February 12, 2020 11:31 PM


Chaotic chords continue to erupt, going on ten years of satisfaction. 


Ten years is a long time for a band to exist. And for a group as unpredictable as The Kills, a de- cade might feel as long as the Rolling Stones’ ca- reer. Since the early 2000s, the band has released albums revolving around tension and dark en- ergy, and their live shows are no different. Alison Mosshart stalks around stage, alternately whis- pering and howling, while guitarist and singer Jamie Hince forces pop squalls out of his guitar. Meanwhile, songs are barely held together by a chaotic drum machine, with melodies consistently threatening to spill over the song’s edges.Dream and Drive, a photo book by Kenneth Cappello, documenting nine years of the band, captures the music’s scantly controlled chaos perfectly. TWELV sat down with the band to discuss its longevity and the new record. 

The theme of this issue is transformation. Ten years in, what are your thoughts on the longevity of the Kills?

JH: Rock ’n’ roll is always supposed to be an explosion; it’s certainly not supposed to be planned for ten years, or thought out, as to how to keep it going. It’s supposed to be this explo- sion that dies out, but what happens in real life is that you find yourself still doing it with a vengeance after ten years. I don’t want to keep thinking on how we’ll carry on; I want it to ex- plode again, and hopefully, in ten years, we’ll get together and laugh about how we thought it wouldn’t last another ten years. 

Jamie, you mentioned that you like to settle on a particular drum sound for each Kills album, whether it’s the live drum loops from your debut, or the MPC you used on Blood Pres- sures. Have you settled on a new drum sound yet? 

JH: I’ve always wanted to be a band that changes, to be on a journey. It’s an instinct to not settle on something. In my mind, I really wanted to do this lineup of four drummers, but now that we’ve done it, I don’t want to carry on doing it. I want to find the next thing to do. I don’t know why my mind works like that, because I love bands that roll out the same stuff sometimes, instead of reinventing themselves... 

Mick Jagger famously said that he didn’t want to play “Satis- faction” past age 40.

AM: Well, he still is! JH: What else could he do? 

Black Bananas has been opening for you this tour, so I wanted to ask about Jennifer Herrema’s influence on the Kills, as well as the influence of her former band, Royal Trux.

JH: Royal Trux was massive for me. One of my favorite bands—just brilliant. I just like the story, really. They always just seemed like this invincible two-piece, doing these incred- ible records. “Accelerator” is this amazing rock/pop record, and they could just flip it with something like “Twin Infini- tives,” and just not give a flying fuck. It’s hard to judge an influence on your band, but they were definitely in my mind when we first started the Kills.We actually did a single with [former Royal Trux frontman] Neil Hagerty, really early on. It was a version of “Fuck the People” with him playing an electric shaver solo! It’s unreleased, actually; don’t know what happened to it! (laughs)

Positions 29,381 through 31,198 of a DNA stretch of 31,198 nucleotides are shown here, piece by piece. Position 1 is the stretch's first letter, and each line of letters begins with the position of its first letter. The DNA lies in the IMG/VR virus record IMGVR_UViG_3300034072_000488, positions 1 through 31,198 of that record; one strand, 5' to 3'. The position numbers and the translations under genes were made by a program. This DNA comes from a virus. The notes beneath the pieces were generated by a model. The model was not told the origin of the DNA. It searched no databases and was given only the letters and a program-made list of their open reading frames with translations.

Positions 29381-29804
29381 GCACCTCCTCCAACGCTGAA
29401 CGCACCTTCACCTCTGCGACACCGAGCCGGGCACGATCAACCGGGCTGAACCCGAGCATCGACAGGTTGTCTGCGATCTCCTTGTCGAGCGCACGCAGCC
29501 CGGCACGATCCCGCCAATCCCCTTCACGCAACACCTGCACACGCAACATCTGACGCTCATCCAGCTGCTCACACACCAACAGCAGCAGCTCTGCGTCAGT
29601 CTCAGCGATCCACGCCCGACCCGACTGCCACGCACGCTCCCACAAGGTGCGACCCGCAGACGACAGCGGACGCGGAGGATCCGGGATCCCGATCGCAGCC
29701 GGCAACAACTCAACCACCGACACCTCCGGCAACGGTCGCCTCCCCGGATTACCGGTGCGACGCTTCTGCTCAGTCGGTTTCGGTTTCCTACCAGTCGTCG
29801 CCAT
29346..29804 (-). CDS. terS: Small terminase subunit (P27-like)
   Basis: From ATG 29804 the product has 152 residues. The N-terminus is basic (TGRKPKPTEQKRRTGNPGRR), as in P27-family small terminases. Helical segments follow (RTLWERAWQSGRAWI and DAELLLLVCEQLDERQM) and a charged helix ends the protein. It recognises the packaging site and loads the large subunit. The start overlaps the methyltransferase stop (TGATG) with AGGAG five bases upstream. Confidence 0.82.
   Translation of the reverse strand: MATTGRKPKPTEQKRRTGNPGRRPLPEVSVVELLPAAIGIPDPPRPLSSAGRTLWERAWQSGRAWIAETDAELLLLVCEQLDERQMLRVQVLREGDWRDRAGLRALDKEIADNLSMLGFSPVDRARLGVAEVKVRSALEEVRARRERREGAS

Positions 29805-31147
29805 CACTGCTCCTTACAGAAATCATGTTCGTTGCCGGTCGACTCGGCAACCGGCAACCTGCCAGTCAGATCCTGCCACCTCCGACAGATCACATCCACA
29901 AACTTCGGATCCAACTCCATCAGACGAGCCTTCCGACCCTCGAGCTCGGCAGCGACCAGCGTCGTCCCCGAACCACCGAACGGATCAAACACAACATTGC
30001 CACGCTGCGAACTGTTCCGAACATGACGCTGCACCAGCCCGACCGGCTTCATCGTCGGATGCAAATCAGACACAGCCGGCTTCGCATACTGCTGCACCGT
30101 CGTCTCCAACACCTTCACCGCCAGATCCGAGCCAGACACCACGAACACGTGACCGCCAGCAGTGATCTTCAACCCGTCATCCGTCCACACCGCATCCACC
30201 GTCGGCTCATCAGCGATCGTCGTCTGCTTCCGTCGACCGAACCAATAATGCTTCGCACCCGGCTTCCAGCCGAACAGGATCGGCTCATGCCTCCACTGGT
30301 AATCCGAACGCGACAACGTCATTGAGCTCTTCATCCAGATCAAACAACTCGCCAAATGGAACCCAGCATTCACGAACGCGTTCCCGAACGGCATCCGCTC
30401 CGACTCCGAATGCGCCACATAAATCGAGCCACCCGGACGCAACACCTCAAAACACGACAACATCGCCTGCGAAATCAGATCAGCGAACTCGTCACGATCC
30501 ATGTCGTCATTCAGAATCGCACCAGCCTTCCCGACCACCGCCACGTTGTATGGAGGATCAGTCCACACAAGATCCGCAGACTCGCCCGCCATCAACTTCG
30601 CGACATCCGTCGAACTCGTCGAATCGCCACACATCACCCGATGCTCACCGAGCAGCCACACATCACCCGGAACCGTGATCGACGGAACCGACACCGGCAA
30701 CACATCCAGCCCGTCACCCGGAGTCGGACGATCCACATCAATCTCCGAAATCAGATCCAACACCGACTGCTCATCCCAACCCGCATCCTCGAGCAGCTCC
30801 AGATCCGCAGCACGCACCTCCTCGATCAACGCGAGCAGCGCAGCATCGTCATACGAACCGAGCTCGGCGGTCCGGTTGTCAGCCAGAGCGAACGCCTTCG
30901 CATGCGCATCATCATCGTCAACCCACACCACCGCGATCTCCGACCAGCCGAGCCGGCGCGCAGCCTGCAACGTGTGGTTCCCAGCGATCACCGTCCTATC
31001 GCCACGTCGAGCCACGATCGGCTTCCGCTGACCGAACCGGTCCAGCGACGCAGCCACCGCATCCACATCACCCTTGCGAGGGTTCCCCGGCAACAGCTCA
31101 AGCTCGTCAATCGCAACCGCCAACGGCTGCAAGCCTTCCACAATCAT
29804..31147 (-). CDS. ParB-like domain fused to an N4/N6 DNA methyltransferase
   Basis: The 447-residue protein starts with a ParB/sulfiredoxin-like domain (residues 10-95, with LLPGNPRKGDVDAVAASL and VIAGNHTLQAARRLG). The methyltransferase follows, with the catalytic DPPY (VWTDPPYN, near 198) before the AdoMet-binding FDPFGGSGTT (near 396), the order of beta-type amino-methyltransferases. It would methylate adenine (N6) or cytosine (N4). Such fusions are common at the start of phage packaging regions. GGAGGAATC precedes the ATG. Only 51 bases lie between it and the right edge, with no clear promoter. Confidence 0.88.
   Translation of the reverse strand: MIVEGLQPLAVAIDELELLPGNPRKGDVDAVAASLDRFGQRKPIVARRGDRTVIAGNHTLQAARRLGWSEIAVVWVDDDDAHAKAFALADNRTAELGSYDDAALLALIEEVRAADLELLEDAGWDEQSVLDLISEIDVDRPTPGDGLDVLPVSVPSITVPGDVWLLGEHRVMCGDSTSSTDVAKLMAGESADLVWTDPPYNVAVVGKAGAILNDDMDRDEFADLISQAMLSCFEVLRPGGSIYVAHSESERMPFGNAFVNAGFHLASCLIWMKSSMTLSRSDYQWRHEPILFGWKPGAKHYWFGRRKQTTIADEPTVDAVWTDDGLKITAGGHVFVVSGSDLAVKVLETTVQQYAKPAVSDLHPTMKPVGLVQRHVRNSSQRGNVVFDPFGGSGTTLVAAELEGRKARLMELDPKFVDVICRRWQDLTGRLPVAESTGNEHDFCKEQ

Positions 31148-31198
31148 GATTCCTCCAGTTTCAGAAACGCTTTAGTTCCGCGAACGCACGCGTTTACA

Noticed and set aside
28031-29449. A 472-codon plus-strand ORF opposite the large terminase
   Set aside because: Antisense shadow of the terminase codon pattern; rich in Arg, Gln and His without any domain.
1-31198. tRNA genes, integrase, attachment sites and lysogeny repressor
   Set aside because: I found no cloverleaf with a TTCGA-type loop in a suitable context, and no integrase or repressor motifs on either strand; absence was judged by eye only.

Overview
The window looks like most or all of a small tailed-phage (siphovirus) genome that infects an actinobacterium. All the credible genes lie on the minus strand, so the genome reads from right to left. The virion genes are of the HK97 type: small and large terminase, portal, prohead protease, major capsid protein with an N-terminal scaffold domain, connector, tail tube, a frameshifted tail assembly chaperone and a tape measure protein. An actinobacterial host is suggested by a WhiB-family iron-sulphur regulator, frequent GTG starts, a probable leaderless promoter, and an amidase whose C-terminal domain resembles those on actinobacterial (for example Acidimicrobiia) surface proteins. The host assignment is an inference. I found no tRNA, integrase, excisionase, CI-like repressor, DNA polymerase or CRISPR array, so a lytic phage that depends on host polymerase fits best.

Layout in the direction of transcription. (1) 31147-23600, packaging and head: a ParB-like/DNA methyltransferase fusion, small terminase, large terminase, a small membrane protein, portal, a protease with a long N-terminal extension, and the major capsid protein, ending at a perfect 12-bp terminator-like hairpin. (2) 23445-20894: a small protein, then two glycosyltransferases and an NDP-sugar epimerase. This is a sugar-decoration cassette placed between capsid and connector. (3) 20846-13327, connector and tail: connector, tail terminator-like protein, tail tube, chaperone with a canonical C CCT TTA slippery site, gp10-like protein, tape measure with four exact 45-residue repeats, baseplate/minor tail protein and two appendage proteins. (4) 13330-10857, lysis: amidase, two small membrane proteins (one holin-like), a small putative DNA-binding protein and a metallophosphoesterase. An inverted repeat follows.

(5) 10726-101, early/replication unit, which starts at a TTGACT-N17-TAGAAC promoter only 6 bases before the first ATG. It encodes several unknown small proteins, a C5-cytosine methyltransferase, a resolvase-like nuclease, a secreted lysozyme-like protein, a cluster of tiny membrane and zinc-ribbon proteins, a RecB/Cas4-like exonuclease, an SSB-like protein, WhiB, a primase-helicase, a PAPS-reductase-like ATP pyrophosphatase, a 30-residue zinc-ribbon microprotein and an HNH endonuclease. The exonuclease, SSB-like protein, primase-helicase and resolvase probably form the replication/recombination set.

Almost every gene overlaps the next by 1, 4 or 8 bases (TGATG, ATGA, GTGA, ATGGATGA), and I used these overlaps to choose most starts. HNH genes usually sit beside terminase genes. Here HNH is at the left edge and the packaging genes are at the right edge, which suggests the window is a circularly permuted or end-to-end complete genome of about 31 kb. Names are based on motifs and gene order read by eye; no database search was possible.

I know that your release schedule is more spread out in 2012. The Beatles were releasing music every year, but these days, la- bels want you to release an album every three years...

AM: In a way, it’s old-fashioned that that’s the living you make, traveling around and playing for people. It’s honest in a way. But that does get in the way of sitting down and writing and recording sometimes. I think, back in the ‘70s, there weren’t that many venues or countries where you could easily slip in and out and tour, and certainly not as many music festivals. There are literally thousands now, everywhere. Every weird city has its own festival. It’s wild. Just doing those alone, you could spend three years. It’s crazy. People still want to see live music, and that hasn’t gone away. 

Is there a certain atmosphere you enjoy playing in? Clubs ver- sus festivals? Daytime versus nighttime?

AM: I don’t prefer playing in the daytime, ever. I don’t think that’s conducive to any sort of mystery or beauty. It’s not my thing. But I do like playing festivals—just at night. The audience is a massive factor. It could be anywhere and still be great. 

I noticed, in your recent sets, that you’re still playing songs from your first album.

JH: I think a band that has hits is going to have these waves, with a whole new audience of people, and then another hit, and so on...We’ve slogged around the world for ten years play- ing our music, so we really got people on board from doing that, from playing every city in the world. So when we do shows, we do have to take into account that different genera- tions of people come on board at different times. We never play a show where everyone wants to hear our “hit,” and thank God for that! ∞ 











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